Copyright is a Myth, 2012, digital print, 90 × 70 cm


Rosemarie Trockel became known in the eighties for her feminist works that addressed the status of women in the art world. Among these works were knitted pictures that consisted of large, mechanically produced woolen material stretched over a canvas frame, often incorporating recognizable symbols such as the hammer and sickle or the Playboy logo. These works questioned the belittling way in which feminine creativity was usually approached. The fact that she had the works made using industrial and mechanical fabrication raises the question of the authorship and authenticity of the works.

Another emblematic series from approximately the same period is called Oven Burners. This series consists of cooking plates that are mounted on a wall like canvases. Highlighting the traditional role that women are supposed to play, she uses the formalist arrangement of the plates to subversively allude to Minimalist Art, mastered solely by male strategists.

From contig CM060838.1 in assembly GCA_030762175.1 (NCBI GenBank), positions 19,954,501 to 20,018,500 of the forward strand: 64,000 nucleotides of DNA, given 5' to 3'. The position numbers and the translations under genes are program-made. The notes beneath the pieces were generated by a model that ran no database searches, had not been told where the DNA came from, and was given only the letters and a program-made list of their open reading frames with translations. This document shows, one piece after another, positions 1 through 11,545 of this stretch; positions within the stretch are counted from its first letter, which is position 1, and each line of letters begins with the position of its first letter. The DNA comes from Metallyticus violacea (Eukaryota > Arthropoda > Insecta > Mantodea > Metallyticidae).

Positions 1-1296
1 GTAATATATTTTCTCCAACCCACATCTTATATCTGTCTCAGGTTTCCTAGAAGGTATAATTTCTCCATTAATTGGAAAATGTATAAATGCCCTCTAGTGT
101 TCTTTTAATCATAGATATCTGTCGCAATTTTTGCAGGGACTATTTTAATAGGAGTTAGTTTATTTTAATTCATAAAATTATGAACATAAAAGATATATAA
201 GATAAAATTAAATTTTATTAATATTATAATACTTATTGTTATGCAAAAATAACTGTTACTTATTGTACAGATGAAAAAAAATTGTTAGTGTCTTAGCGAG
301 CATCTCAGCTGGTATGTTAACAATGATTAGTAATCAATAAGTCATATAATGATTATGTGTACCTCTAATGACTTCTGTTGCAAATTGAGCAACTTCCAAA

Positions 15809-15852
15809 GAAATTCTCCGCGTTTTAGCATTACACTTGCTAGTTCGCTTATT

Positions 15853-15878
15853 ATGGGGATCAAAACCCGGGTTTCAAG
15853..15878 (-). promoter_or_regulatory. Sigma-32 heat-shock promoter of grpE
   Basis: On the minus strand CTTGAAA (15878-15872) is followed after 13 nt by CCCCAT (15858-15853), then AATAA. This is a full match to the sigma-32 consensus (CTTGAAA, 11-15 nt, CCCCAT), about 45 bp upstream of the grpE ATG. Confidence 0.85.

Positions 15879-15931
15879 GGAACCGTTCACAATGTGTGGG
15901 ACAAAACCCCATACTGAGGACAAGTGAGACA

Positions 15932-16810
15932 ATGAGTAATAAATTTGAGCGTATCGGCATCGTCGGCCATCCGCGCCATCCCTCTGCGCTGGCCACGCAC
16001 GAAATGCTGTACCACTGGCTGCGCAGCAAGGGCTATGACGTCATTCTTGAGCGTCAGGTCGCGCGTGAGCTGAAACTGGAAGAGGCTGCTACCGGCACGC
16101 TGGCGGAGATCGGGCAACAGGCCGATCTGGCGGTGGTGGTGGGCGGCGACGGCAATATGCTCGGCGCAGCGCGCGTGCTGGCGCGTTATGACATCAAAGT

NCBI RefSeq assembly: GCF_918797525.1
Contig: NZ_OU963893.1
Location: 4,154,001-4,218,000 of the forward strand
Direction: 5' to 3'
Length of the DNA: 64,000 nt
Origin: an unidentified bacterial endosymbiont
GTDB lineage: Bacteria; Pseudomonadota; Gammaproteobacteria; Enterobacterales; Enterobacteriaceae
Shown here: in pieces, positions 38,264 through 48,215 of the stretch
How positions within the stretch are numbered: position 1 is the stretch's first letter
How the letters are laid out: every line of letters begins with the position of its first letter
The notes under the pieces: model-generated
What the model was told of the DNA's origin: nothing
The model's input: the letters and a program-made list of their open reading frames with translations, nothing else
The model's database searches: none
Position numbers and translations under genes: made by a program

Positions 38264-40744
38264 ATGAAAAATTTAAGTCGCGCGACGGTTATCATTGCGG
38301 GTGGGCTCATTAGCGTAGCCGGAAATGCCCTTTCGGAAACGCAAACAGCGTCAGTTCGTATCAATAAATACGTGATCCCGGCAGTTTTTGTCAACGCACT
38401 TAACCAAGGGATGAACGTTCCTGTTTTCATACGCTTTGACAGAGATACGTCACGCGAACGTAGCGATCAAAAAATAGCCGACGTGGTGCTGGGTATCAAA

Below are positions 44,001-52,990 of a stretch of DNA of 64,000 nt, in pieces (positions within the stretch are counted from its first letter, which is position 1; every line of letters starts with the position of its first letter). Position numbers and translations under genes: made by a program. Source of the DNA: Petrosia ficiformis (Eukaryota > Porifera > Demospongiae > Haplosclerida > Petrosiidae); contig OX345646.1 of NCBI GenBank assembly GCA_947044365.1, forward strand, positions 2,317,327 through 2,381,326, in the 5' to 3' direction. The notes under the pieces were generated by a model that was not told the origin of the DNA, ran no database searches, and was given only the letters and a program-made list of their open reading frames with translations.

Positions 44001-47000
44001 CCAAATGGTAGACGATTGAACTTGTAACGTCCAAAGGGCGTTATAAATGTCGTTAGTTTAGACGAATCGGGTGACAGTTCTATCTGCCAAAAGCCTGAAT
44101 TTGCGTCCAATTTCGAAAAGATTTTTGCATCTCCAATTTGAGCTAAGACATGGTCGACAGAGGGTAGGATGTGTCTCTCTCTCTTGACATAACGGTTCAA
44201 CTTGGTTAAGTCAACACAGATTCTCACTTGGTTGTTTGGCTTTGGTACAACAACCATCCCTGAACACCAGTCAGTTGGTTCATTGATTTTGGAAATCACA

However, calling Trockel a feminist artist would be too narrow a definition, as the set of authoritative systems that she aims at is much broader. It includes any system that administers representations of reality and prescribes predetermined positions. She attacks established theories about sexuality, culture, and artistic production. She inserts in her work characters with shifting identities and gender roles, parodies to deconstruct societal phenomena, which compliment her constant investigation of theories from anthropology and sociology. 

Drawings and collages have played a major role in her career. She uses them to cut and paste images that represent themes she has explored throughout her oeuvre. The images are composed or decomposed like shattered thoughts, creating a mingling of established notions of reality and the subconscious. These assemblages showing the iconography and themes of her oeuvre result in a supra-layer, which—coming with little explanation from the artist herself—leaves the viewer questioning his or her expectations of materials, artworks, exhibitions, and the subject matter treated by Trockel.

Rosemarie Trockel, born 1952 in Germany, lives and works in Cologne